I find myself a big fan of layers. Bundled in jacket upon jacket, with gloves on my hands and a cap on my head and headphones over my ears. I set off to walk the Watters Creek Trail near our home. I walked for a bit over two hours, until just I before noon. I saw 14 species of birds. I liked the little foraging White-Throated Sparrow:
I also liked the Northern Cardinals:
Then I went home and took Beatrice for a walk. We liked the American Crows in the park:
I drove to Parker Road Station in Plano. I caught the 1:28 p.m. train to downtown.
As I waited for the train, two folks sought to panhandle me for 50 cents. I pushed back against the effort as I do not want to encourage train panhandling. The couple proceeded, unperturbed, to search the nearly-empty train for change that had fallen in the train. I felt that curious mix of shame and rectitude that arises from upholding one value (not encouraging folks to beg on train platforms) while failing to uphold another (the value of giving fifty cents to people when asked on principle). As we pulled out from the station, a set of teens missed the train because they did not get the button pushed to open the door. I wish I had realized they would make that mistake, as I should have helped from the inside.
I read a science fiction novel on my ereader as the train rolled the over twenty miles to downtown Dallas.
The train got me to the West End stop by 2:10. I went to Subway Sandwiches behind the courthouse. A cheerleader competition must have been in town, as a team was finishing up and another team was arriving during my time there.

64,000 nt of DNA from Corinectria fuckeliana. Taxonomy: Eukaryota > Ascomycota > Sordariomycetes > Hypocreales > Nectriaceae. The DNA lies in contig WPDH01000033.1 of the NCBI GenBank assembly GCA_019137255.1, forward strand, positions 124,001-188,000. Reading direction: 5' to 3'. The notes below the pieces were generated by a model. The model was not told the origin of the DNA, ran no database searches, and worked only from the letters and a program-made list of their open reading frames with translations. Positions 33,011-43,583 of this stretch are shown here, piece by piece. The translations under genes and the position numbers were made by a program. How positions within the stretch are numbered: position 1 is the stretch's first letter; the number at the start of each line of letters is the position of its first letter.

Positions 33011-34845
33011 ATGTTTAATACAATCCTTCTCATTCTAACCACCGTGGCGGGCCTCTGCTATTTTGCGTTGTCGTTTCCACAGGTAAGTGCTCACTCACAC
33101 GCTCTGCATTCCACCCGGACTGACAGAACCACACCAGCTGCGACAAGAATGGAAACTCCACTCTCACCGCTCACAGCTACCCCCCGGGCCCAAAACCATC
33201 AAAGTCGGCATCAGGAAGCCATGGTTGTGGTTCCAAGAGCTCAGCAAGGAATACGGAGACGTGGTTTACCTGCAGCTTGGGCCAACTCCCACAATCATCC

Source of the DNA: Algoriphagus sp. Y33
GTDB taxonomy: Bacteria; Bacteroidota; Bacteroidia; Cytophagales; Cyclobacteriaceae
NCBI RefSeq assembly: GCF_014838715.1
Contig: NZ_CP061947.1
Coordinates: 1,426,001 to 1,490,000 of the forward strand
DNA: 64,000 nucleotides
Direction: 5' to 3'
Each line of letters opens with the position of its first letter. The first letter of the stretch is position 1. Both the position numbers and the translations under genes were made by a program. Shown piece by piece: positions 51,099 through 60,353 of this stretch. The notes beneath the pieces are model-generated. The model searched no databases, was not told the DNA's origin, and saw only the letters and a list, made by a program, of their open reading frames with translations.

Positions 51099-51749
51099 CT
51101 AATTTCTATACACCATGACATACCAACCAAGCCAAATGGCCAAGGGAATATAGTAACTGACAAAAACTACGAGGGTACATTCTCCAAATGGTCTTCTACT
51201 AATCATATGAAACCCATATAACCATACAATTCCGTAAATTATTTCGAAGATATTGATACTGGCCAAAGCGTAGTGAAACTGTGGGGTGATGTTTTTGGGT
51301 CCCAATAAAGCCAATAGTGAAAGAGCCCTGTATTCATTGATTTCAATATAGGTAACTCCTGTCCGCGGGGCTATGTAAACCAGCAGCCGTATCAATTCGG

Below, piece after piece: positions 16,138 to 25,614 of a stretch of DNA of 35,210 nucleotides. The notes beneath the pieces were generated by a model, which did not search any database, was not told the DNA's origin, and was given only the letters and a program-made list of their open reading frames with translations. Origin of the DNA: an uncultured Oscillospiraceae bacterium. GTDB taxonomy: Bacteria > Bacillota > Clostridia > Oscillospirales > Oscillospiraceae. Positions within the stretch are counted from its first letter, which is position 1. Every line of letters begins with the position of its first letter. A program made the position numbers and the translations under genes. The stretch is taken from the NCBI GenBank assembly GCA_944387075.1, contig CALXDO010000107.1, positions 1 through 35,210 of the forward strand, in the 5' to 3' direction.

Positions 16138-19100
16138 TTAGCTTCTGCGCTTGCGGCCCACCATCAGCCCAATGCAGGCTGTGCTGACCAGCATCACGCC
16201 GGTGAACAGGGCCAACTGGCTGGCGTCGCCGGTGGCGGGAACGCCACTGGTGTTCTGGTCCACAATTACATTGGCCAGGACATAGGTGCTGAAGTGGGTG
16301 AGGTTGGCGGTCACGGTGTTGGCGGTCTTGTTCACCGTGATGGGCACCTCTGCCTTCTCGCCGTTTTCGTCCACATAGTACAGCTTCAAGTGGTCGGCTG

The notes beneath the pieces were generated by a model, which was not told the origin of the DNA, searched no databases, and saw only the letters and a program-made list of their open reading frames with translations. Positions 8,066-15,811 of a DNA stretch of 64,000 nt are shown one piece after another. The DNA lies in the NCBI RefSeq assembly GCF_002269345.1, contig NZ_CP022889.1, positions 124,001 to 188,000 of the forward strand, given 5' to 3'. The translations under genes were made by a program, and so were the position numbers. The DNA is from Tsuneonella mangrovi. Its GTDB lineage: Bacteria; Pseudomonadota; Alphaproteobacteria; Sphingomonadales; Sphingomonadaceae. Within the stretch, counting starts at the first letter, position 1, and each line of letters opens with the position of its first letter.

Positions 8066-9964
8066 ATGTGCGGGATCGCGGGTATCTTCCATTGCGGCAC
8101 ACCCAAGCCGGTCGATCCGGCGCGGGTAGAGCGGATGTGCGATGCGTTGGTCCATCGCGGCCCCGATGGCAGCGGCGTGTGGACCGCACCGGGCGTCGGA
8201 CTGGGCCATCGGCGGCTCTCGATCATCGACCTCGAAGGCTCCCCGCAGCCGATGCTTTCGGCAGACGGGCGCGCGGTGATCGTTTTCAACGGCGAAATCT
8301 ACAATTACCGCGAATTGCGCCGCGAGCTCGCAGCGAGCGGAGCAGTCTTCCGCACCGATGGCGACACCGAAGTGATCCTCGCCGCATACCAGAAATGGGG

A bit before three I went to the courthouse. The security guards let me in. A woman organizing the Mock Trial event led me upstairs to the second floor, a huge training room.
There I sat as many dozens of lawyers gathered. Many of them had been judging morning mock trials, while some were, like me, arriving to judge the third round.
A goodish bit after the appointed time of 3:00 p.m., the training began. A lawyer led us through how to judge the mock trial, which was not about winning or losing the case but about how to evaluate the counsel and witnesses.
Soon enough they led us into a courtroom, where we judged a trial. I was one of three lawyers in the jury box. A fourth lawyer presided over the trial and ruled on evidentiary matters.
The two high school teams, known only to us by letter designations, tried their case. The trial was based on a pre-set story in which the witnesses' testimony was pre-arranged. We lawyers had little grading sheets to use while judging. We gave points for each task.
I really enjoyed the trial. The kids on both sides had worked hard and did a great job. In particular, the kids playing the witnesses were stellar.
The trial lasted until 6 p.m. or so. Then we went back to the training room to tabulate our scores. The three grading judges, of whom I was one, determined the same winner. We also picked the best advocate unanimously. I picked a different
"best witness" than the other two lawyers did. All in all, we had a good time.
I walked back to West End Station to catch a train back to Plano. I got on the Green Line first, to get out of the cold. I got into a discussion with an Elvis impersonator with a guitar. Elvis talked professional football with me rather than
My wife and I dined on grilled mahi mahi at Rockfish Cafe, and now we are watching a movie from 1946 about an Irish boy in Scotland. I got a replacement cable in the mail for my main Linux laptop which replaces a cable which worked best only when one set one's mouth correctly.